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The use and effect of social media in health communication about common head lice

Uittenhout, H. (2012) The use and effect of social media in health communication about common head lice.

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Abstract:Objective: Technological developments in the field of internet impacts the large group of people that uses this media source to obtain health information. Social media is such a new development and drastically changes websites from a static source to a many-to-many communication channel. To better understand these changes and use them in effective health promotion and health communication the potential of popular social media websites is investigated. With the knowledge from this research a decision can be made if these channels can be used to effectively improve public health. A case study involving the communication about head lice prevention used to better understand the use and effect of social media in health communication. Methods: In the case study social media pages were created in collaboration with municipal health services. Channels were promoted to parents using school newsletters. The popularity and effectiveness could then be measured using quantitative and qualitative methods. To observe health behavior a questionnaire was created. The likeliness of preventive measures concerning head lice is used to illustrate health behavior. Combined with different sociodemographics and media use, indicators for this behavior could be quantified and pointed out. To illustrate media choice and preference under parents an adaptive choice based conjoint was used. In addition qualitative interviews with professionals and parents are performed to substantiate the quantitative findings. Results: The popularity from the social media case study was very low. Passively spreading head lice information to parents’ trough social media was unsuccessful. Parents indicated that they did not see social media as a source for health information. In general parents are likely to perform preventive measures concerning head lice and current information about head lice was perceived as sufficient. Only high income and higher education were indicators that reduced the odds significantly for preventive head lice measures. For general information about head lice parents indicated that they consulted schools, pharmacies and the internet. For information about head lice treatments pharmacies were used more often. The most important factor according to the ACBC for media choice was where the information could be obtained. Ideally parents received the information trough school or internet when it would be relevant in a short and practical form. Conclusion: Social media was ineffective in spreading information to parents about head lice with the aim to change preventive behavior. Parents clearly preferred the current method of receiving information from schools. The predicted choice probability that was produced using the results from the ACBC showed that alternative solutions existed. Incorporating information from the guidelines into Wikipedia and an internet “head lice radar” application showed promise. Alternatively for head lice information municipal health services could adapt different social media strategies but “single topic health channels” on social media should be avoided.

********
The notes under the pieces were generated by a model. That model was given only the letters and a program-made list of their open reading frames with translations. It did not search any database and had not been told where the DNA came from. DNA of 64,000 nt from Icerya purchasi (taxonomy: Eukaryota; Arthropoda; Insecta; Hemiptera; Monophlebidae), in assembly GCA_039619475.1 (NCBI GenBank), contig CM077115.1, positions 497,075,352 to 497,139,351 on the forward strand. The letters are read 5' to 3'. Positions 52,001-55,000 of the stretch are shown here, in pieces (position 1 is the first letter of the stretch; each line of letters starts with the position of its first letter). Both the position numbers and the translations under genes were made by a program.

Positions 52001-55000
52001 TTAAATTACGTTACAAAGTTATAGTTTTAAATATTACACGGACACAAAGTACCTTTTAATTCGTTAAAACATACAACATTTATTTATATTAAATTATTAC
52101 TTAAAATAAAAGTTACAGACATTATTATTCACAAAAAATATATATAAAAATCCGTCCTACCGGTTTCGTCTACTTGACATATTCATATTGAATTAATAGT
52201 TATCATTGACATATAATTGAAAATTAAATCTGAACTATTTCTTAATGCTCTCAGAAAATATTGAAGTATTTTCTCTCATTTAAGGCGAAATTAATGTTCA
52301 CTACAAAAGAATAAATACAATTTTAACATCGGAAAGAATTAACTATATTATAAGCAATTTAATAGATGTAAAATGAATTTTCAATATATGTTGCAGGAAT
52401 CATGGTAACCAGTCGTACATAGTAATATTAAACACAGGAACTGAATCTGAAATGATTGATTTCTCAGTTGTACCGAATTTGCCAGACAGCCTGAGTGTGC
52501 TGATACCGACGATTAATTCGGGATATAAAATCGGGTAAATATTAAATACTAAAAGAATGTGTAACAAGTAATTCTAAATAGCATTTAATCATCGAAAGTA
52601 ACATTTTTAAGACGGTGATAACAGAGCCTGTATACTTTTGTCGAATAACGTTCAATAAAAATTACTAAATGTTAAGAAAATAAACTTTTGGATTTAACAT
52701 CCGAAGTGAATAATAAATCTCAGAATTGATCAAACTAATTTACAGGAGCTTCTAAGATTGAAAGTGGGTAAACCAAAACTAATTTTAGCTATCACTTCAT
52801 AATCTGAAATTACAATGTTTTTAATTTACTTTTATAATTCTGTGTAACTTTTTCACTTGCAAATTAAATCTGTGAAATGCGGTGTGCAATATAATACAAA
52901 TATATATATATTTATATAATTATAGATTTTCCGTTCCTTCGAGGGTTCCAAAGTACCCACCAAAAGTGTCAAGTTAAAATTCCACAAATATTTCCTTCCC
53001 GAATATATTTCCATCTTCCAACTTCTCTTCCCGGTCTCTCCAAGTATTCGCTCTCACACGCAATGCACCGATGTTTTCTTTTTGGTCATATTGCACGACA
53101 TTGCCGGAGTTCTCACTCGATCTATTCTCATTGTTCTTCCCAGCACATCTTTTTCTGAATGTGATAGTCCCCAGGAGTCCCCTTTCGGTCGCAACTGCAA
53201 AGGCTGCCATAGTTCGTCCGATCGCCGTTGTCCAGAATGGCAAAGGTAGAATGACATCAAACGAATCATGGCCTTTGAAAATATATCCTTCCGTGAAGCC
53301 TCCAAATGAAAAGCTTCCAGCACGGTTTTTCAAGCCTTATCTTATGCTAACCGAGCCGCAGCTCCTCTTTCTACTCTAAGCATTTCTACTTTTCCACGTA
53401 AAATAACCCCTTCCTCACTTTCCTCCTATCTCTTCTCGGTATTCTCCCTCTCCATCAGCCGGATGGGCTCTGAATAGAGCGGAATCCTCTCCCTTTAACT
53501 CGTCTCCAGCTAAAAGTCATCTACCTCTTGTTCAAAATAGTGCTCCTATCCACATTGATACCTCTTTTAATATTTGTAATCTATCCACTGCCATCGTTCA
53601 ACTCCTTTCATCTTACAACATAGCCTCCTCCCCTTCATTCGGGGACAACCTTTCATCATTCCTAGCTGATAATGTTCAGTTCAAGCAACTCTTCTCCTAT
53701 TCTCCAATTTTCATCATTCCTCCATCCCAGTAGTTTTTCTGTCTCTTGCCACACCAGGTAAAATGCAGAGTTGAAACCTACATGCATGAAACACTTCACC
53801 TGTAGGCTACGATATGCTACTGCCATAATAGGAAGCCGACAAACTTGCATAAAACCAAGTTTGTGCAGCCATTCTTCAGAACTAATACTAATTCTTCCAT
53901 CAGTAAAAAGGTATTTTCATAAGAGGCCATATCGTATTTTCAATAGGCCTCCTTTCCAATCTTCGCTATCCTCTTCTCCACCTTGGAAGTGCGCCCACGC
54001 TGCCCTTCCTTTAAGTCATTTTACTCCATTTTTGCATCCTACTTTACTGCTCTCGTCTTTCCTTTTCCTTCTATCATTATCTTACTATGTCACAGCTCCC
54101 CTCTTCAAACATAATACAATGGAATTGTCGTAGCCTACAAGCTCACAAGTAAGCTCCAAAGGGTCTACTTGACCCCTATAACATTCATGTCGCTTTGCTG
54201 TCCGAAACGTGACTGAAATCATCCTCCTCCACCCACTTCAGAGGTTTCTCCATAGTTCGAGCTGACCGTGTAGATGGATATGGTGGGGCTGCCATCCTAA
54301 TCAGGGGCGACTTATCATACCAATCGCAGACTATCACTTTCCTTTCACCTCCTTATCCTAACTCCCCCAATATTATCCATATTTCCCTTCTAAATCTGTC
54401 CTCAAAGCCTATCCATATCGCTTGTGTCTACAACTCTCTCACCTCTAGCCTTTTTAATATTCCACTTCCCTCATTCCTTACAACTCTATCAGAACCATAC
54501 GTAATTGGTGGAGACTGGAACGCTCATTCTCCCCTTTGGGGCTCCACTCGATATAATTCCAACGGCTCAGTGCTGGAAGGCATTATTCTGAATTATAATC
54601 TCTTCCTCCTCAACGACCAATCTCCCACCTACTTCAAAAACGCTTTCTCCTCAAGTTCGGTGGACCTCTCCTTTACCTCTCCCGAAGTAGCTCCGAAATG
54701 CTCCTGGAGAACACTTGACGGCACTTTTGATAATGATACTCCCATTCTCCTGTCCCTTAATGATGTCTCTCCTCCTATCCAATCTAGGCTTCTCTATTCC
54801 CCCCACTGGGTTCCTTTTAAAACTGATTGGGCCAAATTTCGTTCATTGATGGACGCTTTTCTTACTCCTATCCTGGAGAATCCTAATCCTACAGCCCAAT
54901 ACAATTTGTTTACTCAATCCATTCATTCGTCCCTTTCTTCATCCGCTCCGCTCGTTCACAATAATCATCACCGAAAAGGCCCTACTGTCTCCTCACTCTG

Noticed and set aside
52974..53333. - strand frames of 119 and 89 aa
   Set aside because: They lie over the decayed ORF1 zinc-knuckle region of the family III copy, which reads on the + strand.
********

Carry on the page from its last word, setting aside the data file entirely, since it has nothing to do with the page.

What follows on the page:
Item Type:Essay (Master)
Faculty:BMS: Behavioural, Management and Social Sciences
Subject:05 communication studies
Programme:Health Sciences MSc (66851)
Link to this item:http://purl.utwente.nl/essays/62495
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